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Happy 131st Birthday Spurs

October 6, 2013 Leave a comment

On this day in 1882 a group of bible class students set in motion the forming of the club that we have come to love and occasionally loathe.  Perhaps after a depressing weekend many of us don’t feel like celebrating, this however is the reason why we need to make a fuss of Spurs.

hp

Today is a day of celebration, a day to salute those young men who created not only a club but a way of life for many of us. This is the perfect opportunity to take stock of what we have and wish Spurs a happy 131st.

Hugo, Jan, Paul and Bobby

There was a time when we would cast our eyes across the capital and covet what our neighbours had built. We had some great players, but we lacked a foundation, a solid base from where to begin. Tottenham were forever building from the top down, a classy winger, an attacking midfielder and occasionally a striker, but never the areas that mattered most, the centre of the team.

Today though as Spurs prepare to blow out 131 candles, we have a spine to our team that can challenge most of Europe.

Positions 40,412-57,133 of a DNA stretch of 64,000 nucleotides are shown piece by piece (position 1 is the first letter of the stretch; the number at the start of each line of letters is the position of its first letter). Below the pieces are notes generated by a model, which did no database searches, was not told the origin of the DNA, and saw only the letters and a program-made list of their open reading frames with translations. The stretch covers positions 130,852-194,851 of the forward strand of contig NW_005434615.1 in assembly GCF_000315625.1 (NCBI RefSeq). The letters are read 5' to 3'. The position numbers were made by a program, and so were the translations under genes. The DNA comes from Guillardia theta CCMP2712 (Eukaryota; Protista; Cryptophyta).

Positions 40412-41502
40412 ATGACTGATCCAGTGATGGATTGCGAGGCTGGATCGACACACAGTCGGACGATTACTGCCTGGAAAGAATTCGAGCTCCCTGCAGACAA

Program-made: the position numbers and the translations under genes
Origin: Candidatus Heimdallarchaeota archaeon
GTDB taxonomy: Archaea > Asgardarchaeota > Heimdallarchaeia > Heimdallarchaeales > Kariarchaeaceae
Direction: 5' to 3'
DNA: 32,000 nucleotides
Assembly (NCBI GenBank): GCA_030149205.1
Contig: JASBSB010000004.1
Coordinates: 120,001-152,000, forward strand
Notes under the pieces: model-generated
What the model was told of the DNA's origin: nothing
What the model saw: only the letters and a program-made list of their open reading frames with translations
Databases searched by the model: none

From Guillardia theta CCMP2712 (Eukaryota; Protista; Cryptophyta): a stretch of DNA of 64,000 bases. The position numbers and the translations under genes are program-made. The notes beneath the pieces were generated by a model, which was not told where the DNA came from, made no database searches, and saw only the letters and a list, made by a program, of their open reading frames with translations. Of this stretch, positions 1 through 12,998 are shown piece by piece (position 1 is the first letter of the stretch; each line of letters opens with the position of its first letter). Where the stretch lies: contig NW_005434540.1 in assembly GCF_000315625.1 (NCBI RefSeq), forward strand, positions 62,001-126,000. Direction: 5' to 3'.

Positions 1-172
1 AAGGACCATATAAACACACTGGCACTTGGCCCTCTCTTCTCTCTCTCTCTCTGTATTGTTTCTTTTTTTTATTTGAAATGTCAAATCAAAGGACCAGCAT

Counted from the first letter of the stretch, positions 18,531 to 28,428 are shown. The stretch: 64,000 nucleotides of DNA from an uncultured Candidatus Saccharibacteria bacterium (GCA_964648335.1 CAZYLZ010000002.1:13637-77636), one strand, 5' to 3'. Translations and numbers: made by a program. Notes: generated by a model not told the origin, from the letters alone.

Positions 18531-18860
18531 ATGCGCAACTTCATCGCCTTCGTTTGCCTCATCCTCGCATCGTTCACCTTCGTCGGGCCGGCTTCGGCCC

Last summer we signed Hugo Lloris and Jan Vertonghen, two players whose standout performances were unfairly eclipsed by the Los Merengues badge kisser. This summer we have added strength to their number in the form of Brazilian Paulinho and Spanish striker Robert Soldado. Through the middle of our team we have four top international class players.

Take a minute to ponder the spine that Spurs currently boast, even when we had the little Croatian, the Welsh winger and Rafa Van der Vaart, the core of our team was never this strong.

Franco Baldini

It is of course too early to judge his recruits, but the fact that Spurs moved quickly and decisively in the transfer market shows promise. The Director of Football in this country is a position that always creates confusion. Certain native managers refuse to work with them, whilst some sections of the press love to  report on supposed fall-outs, or a clash of ideas. Franco Baldini this summer though, made the DoF the new must have in football.